One of the great frustrations of growing tomatoes in New England, particularly heirlooms such as Brandywine, is that the growing season is never quite long enough. You can’t plant until Memorial Day, and the big heirlooms take around 100 days to begin producing. Just as you’re starting to get fantastic tomatoes, the weather turns cold, production slows to a crawl, and when the first frost rolls around, you’ve got a garden full of green tomatoes. If you’re very lucky, the weather will hold until Thanksgiving week, but this year the first frost landed last Wednesday night.
I used to go to elaborate lengths to help these last few tomatoes ripen, swathing the plants in plastic or wrapping the green tomatoes in newspaper and storing them in a cold cellar to gradually ripen inside. Then, I discovered something amazing: green tomatoes are delicious.
Nearly everyone has heard of fried green tomatoes, but I found recipes for green tomato relish and green tomato chutney in one of my favorite cookbooks, the Gardeners’ Community Cookbook. Now I celebrate the first frost with glee. Green tomato relish may well be the origin of my belief in cooking magic. Putting it on a hamburger in January is like transporting your taste buds to July.
This year, I don’t have an enormous garden to supply me with green tomatoes, so last Tuesday, I asked my neighbors if they had any unpicked green tomatoes I could use. One intrepid neighbor, Suzanna Schell, contacted her CSA provider, and they showed up with fifteen pounds of green tomatoes, three of which ripened before we could process them Tuesday morning. We divided the greenies equally between the two recipes below. Result: an insane amount of relish and chutney, which we’ve shared with our community. Note: jelly jars full of relish and chutney make fantastic Christmas presents.
GREEN TOMATO RELISH
1 lb green tomatoes, finely chopped
1-1/2 lb onions, finely chopped
1-1/2 lb bell peppers, assorted colors if possible, finely chopped
1 large jalapeno, stemmed and finely chopped (I substitute Hatch green chile)
2 tablespoons pickling salt (any non-iodized salt will do)
3/4 cup sugar
1 cup distilled white vinegar
3/4 teaspoons turmeric
2 Tablespoons pickling spiced tied in cheesecloth (allspice berries, bay leaves, black peppercorns, cloves, coriander seeds, mustard seeds, red chili peppers, etc. Use your favorites.)
Place the tomatoes, onions, bell peppers, jalapeno, and salt in a large bowl. Add water to cover and set aside to soak overnight at room temperature. Next day, drain and rinse the vegetables. Set aside. Prepare 3 pint jars and lids for canning. Combine the sugar, vinegar, turmeric, and bag of pickling spices in a large nonreactive pot and bring to a boil. Add the drained vegetables and return to a boil. Remove from heat immediately and ladle into jars. Seal and process in a hot-water bath for 15 minutes, or cool, cap, and store in the refrigerator. Will keep in the fridge for 6 months, one year if processed.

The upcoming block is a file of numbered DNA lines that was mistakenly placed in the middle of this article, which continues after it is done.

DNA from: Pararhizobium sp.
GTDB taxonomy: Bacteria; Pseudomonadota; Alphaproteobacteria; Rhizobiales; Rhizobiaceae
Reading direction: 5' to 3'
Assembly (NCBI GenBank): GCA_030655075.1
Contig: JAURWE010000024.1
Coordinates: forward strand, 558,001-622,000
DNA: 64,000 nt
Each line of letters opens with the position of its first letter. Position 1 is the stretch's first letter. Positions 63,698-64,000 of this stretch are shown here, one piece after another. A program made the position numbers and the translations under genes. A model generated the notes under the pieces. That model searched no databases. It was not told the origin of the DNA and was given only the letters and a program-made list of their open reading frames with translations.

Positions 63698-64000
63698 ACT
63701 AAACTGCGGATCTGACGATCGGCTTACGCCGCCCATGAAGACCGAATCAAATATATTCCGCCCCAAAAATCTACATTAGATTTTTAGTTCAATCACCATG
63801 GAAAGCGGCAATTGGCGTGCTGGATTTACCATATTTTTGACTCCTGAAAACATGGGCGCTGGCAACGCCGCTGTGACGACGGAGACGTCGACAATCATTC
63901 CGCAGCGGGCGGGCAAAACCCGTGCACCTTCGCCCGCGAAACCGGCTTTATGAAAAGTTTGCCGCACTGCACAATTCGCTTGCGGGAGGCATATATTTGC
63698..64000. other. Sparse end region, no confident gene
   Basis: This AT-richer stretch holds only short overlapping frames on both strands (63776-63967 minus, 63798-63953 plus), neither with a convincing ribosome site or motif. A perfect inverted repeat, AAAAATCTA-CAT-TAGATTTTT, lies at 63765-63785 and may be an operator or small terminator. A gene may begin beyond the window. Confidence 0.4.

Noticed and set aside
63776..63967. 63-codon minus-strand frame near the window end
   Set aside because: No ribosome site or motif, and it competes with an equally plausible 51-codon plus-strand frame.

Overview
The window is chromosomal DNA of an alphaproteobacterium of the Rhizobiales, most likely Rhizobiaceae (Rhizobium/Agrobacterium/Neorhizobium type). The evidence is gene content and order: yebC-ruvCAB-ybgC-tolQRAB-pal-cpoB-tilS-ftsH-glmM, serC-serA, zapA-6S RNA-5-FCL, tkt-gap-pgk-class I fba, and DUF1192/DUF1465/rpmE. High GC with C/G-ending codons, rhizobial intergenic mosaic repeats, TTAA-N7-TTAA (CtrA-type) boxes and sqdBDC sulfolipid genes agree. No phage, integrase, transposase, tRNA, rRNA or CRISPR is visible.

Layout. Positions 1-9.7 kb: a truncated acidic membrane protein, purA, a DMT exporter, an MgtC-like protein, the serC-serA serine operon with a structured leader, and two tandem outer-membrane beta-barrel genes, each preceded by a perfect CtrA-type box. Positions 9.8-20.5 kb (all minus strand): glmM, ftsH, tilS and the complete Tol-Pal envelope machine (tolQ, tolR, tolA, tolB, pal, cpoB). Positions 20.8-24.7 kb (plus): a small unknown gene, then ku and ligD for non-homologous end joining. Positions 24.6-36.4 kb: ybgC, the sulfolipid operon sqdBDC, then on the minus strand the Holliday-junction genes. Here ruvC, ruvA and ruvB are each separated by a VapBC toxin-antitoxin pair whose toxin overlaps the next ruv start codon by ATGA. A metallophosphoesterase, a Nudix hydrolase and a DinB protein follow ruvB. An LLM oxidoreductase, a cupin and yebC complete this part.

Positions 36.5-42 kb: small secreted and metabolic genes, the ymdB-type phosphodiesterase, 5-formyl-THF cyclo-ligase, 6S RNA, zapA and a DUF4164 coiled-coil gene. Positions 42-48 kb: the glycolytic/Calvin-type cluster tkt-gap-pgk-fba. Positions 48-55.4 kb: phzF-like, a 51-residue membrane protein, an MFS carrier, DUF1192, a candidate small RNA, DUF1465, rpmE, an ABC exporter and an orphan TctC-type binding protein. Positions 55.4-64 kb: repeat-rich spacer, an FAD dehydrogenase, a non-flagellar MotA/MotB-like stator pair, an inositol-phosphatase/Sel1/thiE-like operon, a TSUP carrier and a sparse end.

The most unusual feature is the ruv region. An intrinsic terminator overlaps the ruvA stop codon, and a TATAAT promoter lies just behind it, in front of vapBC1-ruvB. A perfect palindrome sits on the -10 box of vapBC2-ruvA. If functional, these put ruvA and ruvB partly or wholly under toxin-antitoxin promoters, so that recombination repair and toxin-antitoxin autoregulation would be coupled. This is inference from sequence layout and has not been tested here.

GREEN TOMATO CHUTNEY
2 lb green tomatoes, rinsed and quartered
2 lb tart green apples, peeled, cored, and quartered (I have some big Northern Spy apples)
1 lb shallots, peeled
2 heads of garlic, peeled (20-24 cloves each)
6 fresh red chili peppers, stemmed and seeded (In a pinch, use green chile)
1-inch piece fresh ginger, coarsely chopped and tied in cheesecloth
1/2 lb golden raisins (I like to substitute some dried apricots)
1 lb Demerara or other crystal-form brown sugar
2-1/2 cups distilled white or cider vinegar (cider is better)
Put the tomatoes, apples, shallots, garlic, and chiles through a mincer or finely chop in a food processor, taking care not to overchop them into a mush. transfer to a nonreactive canning kettle or very large pot. Add the ginger, raisins, sugar, and vinegar and slowly bring to a boil over medium heat, stirring from time to time. Lower the heat to maintain a gentle simmer and cook for 1 hour or until all the ingredients are soft and the mixture has thickened into a loose syrup.
Meanwhile, prepare 4 quart jars and lids for canning. Remove the ginger bag and ladle the chutney into the jars. Seal and process in a hot-water bath for 15 minutes, or cool, cap, and store in the refrigerator. Let mature for 1 month before using. Will keep up to 6 months in the fridge, 1 year if processed.